How to Roast Beets for Canning or Freezing

by Melissa Hamilton
Use preserved beets to make soup and other dishes.

Use preserved beets to make soup and other dishes.

Canning and freezing are dependable methods for preserving beets, allowing you to enjoy this nutrient-packed root vegetable all year long. Frozen beets retain all of the earthy flavor; you can also pickle beets in vinegar or can them simply with salt and water. Roasting the beets first concentrates the flavor and softens them, making them easier to work with for preserving. You can follow the same roasting process for both canning and freezing.

Preheat the oven to 400 degrees Fahrenheit.

Wash the beets, using your hands to scrub off any excess dirt. Cut the greens and roots off the beets if necessary, leaving just the bulbous vegetable. Wait until after roasting to peel the beets, when the skins will easily slip off.

Put the beets in a baking dish. Add about 1/4 inch of water, or just enough to cover the bottom of the dish and provide some moisture, which keeps the beets flavorful and helps preserve their color.

Cover the baking dish with foil and put it in the preheated oven. Roast the beets for at least 45 minutes or up to an hour. Test for doneness with a small knife -- it should slip right into the thickest part of the beet.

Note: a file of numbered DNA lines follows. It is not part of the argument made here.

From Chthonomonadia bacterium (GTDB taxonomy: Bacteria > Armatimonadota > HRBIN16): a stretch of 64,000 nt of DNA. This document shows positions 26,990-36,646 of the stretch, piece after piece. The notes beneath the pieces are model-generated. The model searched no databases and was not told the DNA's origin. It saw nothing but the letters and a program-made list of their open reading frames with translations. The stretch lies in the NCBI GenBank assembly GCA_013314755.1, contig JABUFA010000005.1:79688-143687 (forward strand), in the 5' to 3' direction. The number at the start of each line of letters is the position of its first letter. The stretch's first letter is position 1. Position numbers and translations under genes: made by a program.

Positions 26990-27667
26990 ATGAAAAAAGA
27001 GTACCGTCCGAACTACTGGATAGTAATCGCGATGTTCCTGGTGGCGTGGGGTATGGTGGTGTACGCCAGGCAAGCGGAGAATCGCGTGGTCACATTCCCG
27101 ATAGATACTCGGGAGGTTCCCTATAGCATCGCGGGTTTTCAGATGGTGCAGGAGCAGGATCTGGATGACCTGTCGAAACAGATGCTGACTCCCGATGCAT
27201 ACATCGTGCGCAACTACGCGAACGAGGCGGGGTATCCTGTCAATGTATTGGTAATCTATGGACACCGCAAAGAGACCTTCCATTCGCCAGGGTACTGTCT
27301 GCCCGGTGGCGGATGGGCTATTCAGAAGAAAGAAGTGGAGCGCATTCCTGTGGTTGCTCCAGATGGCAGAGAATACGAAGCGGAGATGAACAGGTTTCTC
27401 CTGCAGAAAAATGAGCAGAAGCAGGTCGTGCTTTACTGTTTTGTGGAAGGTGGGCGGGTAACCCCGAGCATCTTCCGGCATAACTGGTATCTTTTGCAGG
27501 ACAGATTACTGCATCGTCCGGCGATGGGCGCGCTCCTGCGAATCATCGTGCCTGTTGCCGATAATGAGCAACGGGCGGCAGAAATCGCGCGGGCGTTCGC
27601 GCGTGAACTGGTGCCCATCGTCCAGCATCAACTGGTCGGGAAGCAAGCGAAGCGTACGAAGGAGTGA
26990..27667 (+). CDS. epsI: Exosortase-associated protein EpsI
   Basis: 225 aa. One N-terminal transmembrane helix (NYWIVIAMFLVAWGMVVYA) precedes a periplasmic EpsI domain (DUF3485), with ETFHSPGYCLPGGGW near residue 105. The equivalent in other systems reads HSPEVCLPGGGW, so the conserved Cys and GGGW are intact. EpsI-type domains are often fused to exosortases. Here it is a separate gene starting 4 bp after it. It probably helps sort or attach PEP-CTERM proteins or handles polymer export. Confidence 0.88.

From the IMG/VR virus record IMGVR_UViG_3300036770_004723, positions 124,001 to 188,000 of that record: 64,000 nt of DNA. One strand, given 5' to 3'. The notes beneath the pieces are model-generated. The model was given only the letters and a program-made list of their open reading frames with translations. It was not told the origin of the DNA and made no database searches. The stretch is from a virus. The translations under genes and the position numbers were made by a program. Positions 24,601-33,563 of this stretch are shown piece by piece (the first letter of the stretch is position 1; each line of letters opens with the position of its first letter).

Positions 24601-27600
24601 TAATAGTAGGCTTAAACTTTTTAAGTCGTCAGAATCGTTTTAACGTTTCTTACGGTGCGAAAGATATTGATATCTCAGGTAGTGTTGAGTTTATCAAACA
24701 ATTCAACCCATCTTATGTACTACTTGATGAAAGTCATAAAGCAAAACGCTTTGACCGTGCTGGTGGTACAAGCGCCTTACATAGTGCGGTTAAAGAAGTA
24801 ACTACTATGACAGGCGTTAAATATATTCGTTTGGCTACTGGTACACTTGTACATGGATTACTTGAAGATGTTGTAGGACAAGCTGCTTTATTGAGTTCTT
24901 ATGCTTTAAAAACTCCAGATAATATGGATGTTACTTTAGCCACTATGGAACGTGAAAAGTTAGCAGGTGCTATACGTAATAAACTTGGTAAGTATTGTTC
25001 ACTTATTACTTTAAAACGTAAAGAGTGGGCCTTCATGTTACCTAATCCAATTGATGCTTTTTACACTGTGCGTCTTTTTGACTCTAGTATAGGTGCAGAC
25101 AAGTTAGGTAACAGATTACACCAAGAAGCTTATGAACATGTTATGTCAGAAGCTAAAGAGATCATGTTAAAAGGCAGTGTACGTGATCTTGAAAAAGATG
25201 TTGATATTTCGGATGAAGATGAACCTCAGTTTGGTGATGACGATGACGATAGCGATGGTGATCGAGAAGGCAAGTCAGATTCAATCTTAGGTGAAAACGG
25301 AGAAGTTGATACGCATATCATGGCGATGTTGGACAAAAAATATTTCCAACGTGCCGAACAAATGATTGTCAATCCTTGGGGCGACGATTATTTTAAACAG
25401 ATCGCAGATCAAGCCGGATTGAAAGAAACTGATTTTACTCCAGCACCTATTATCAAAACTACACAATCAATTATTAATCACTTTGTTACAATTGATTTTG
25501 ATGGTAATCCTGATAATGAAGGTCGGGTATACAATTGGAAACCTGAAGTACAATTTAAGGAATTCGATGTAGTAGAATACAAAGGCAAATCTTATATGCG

Take the dish out of the oven and allow the beets to cool before handling them. Slice a thin layer off the top and bottom of each beet and remove the peel with your fingers or a small knife.

Freeze or can beets as desired immediately after you roast and peel them.

Items you will need

  • Knife
  • Baking Dish
  • Foil


  • Wear kitchen gloves to keep the beet color off your hands.
  • You can drizzle a small amount of olive oil on the beets for extra flavor before you freeze or can them without a pickling recipe.
  • Save the greens and use them in a fresh salad.


About the Author

Melissa Hamilton began writing professionally in 2007. She has enjoyed cooking creatively in the kitchen from a young age. In addition to writing cooking articles for various publications, she currently works in the restaurant industry as a food and beverage trainer.

Photo Credits

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